Massachusetts Daily Collegian

A racy Senate campaign

By Kristin LaFratta

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Cherokee Liz. Two words alone that a year ago may have meant nothing, now spark rather opposing reactions: laughter, or heated defense.

Digging up the old, receded, most likely irrelevant dirt on one’s political opponent is the norm. Since May of the past year, incumbent Massachusetts Sen. Scott Brown and his campaign team have targeted challenger Elizabeth Warren on “checking the box” – an exaggeration of the professor’s claim to being part Cherokee when applying to teach at law schools.

According to Warren, her parents told her as a child that she was part-Cherokee and Delaware Indian. A Washington Post article entitled “Everything you need to know about Warren’s claim of Native American heritage” does just what its title implies. It states that the New England genealogical society stated – after erroneously proclaiming the opposite – that it has “found no proof of Warren’s self-proclaimed Native American lineage.”

Warren checked herself as a minority in the Association of American Law Schools Directory of Faculty before landing teaching jobs at prestigious institutions such as the University of Pennsylvania and Harvard Law Schools. Though she said she “checked the box” to meet other faculty members of Cherokee descent and did not act in pursuit of developing her professional career, the claim is very questionable. Such controversy has served as a hotbed for Brown’s campaign team.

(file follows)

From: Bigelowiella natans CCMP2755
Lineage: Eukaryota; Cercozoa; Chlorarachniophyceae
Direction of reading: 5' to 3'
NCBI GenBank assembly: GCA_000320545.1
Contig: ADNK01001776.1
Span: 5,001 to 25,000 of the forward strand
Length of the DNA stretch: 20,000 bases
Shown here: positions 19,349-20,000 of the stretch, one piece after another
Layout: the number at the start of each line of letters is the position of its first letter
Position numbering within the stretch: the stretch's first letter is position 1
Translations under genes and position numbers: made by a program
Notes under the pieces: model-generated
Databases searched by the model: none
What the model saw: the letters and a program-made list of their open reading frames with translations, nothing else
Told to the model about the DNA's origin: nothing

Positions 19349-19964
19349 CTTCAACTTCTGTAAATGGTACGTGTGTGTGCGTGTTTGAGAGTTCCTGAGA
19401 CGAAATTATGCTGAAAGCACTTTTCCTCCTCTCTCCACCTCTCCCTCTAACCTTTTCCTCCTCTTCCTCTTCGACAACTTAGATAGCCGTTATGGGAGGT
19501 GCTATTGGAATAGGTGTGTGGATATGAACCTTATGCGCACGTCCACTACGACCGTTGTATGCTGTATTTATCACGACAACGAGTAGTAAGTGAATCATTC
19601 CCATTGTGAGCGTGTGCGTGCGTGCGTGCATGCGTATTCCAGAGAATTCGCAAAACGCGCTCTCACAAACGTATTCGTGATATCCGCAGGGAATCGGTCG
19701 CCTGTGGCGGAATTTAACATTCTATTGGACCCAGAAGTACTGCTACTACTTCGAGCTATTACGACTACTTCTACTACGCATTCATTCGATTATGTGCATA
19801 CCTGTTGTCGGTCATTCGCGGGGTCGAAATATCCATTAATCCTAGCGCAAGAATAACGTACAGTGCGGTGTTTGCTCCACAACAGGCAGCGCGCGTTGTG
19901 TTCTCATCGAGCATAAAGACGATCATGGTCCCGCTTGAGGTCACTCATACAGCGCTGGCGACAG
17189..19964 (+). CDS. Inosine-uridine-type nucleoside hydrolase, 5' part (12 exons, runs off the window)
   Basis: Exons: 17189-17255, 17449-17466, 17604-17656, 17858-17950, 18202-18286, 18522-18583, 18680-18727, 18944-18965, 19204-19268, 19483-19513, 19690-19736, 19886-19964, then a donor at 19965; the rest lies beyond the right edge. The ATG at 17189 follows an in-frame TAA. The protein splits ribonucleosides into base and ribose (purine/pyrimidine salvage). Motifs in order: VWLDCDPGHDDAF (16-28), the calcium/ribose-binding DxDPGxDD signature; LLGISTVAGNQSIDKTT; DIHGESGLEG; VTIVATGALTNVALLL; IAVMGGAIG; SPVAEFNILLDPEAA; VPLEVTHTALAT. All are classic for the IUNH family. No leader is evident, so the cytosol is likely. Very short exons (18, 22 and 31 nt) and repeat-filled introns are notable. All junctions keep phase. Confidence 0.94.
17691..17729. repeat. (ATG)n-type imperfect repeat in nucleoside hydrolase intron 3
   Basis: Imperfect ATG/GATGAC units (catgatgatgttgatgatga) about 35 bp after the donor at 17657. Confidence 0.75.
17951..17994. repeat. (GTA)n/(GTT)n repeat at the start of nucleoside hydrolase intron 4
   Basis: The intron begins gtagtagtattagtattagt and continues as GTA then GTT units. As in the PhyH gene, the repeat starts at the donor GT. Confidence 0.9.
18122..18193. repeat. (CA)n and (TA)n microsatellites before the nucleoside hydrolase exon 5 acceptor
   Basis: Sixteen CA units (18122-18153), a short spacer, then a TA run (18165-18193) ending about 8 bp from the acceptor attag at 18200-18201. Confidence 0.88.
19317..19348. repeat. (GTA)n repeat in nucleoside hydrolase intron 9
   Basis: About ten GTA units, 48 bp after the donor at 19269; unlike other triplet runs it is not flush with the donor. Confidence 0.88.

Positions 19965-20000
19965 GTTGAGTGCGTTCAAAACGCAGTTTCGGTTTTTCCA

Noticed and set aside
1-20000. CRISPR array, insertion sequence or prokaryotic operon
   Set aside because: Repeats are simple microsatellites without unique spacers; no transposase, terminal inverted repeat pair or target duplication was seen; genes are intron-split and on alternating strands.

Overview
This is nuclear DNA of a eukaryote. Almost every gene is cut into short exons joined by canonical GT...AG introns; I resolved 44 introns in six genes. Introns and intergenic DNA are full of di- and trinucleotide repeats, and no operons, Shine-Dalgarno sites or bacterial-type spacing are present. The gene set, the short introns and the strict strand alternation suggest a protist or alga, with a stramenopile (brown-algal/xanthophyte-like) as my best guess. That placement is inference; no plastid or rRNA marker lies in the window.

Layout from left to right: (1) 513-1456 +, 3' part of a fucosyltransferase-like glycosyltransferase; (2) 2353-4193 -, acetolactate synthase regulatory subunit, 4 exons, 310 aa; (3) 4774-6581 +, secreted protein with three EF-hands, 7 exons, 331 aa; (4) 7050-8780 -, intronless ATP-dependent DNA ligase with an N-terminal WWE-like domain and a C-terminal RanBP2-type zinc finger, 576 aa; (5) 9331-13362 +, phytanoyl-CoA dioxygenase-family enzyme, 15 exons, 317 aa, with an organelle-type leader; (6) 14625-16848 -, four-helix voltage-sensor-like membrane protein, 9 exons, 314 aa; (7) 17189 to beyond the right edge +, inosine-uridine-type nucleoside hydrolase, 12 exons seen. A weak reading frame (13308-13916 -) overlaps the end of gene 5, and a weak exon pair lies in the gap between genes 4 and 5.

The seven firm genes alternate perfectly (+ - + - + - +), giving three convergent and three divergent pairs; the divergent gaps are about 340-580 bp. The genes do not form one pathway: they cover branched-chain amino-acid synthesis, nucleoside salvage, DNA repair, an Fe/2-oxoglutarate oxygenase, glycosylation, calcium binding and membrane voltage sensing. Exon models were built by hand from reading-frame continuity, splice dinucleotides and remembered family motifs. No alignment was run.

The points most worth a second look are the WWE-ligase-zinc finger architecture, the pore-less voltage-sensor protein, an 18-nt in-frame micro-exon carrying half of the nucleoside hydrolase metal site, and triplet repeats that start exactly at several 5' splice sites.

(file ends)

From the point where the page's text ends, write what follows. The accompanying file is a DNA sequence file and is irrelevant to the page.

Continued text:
Whether by karma or through plain ignorance, the Cherokee issue has very recently turned against Brown.

Two weeks ago on Saturday, Sept. 22, Brown’s campaign staff members were caught poking fun at Warren by shouting “war whoops” and miming “tomahawk chops”   – the kind of fun Cherokee Nation Principal Chief Bill John Baker does not find so funny.

Instead, he sees them as “offensive and downright racist.”

These are the kind of stigmatizing adjectives politicians generally try to avoid being associated with.

When asked about the topic, Brown said the actions of his staff are not something he condones. But despite Chief Baker’s request, the senator did not apologize. He instead went on to attack Warren and her supposedly fabricated Native American heritage. Again.

So who is the real racist in the Senate race?

The first entry for “racism” at Dictionary.com defines it as “a belief or doctrine that inherent differences among the various human races determine cultural or individual achievement.”

Such a denotation could support the argument that Warren is racist.  If Warren checked off the box saying she was Native American in hopes to advance her career, she most definitely possesses the belief that a certain “race” could determine “individual achievement.”

Even further, this definition may argue our entire society that strongly encourages diversity, but values personal merit is also, ironically enough, racist.

American society loves to keep our melting pot strong; institutions and corporations love to flash figures of diversity in their student body or workers. Yet, by the definition mentioned earlier, racism is noted as the belief that differences in race determine some kind of achievement.